Patients and tumor samples
Summary of patient data in the early and late onset CRC series.
Early onset (n = 23)
Late onset (n = 17)
Tissue samples were taken and preserved in the operation theatre immediately after resection of the specimen. In the early onset group samples were transferred to tubes with RNA-later RNA Stabilization Reagent (Qiagen, Hilden, Germany), stored at room temperature over night, then transferred to an empty tube and frozen at -80°C for long-term storage. In the late onset group samples were frozen in liquid nitrogen and stored at -80°C until use.
Written informed consent was obtained from all subjects included. The research biobanks are registered according to national legislation and the research project is approved by the Regional Committee for Medical Research Ethics (REK South-East: 1.2005.1629; REK South: 2003, S-02126).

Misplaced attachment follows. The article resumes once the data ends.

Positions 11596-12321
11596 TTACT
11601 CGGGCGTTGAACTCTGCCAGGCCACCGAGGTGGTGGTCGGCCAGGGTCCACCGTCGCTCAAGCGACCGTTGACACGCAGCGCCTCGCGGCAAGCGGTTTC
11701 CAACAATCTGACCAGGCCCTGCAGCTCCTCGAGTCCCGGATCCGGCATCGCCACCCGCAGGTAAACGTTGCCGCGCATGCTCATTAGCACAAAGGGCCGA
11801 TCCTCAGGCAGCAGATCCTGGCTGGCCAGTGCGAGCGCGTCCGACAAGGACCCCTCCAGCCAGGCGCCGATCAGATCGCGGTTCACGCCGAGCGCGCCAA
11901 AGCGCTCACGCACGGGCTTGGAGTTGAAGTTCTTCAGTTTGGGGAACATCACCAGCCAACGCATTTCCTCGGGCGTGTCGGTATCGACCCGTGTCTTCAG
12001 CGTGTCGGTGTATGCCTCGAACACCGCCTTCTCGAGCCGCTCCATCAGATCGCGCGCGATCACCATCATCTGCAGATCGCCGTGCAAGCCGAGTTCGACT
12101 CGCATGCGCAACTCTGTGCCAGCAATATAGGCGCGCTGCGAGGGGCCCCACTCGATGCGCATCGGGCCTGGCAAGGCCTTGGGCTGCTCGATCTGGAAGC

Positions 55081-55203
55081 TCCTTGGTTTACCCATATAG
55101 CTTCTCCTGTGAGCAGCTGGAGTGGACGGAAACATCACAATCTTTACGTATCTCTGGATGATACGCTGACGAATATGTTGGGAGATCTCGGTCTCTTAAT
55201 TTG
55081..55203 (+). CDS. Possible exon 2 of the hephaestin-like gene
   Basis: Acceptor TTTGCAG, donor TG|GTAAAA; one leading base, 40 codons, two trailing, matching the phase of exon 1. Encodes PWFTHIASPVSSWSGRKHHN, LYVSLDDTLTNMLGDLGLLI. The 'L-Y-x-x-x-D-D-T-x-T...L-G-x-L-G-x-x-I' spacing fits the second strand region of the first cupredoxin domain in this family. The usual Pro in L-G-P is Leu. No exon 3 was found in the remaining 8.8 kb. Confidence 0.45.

Nucleic acids isolation
The tumor tissue was manually ground in liquid N2 using a mortar and pestle before isolation of DNA. DNA was extracted using a semi-automatic phenol-chloroform extraction method followed by ethanol precipitation in a 340A Nucleic Acid Extractor (Applied Biosystems, Foster City, CA, USA). Ensuring good DNA quality, DNA was measured by using NanoDrop ND-1000 (Thermo Fisher Scientific, Waltham, MA, USA). Samples with OD 260 nm/280 nm >1.7 were included. Thereafter, the DNA was diluted in TE-buffer to a final concentration of 250 ng/μl. The integrity of the DNA was visually inspected on a 1% agarose gel.
RNA was isolated using AllPrep DNA/RNA mini kit (Qiagen). The RNA quality and quantity was measured using the NanoDrop ND-1000 and OD 260 nm/280 nm and OD 260 nm/230 nm was carefully evaluated. Degradation was measured using BioAnalyzer (Agilent Technologies, Santa Clara, CA, USA). All samples included had RNA concentrations above 150 ng/μl, and RNA integrity number (RIN) above 8.0.
Microsatellite instability analysis
MSI status was determined for all tumors and positive samples were excluded from further analyses, in order to avoid any potential undetected HNPCC patient. Determination of MSI status was performed as described by Wu et al., using the Bethesda markers. High degree of microsatellite instability (MSI-H) was defined if two or more markers showed aberrant profile after fragment analysis.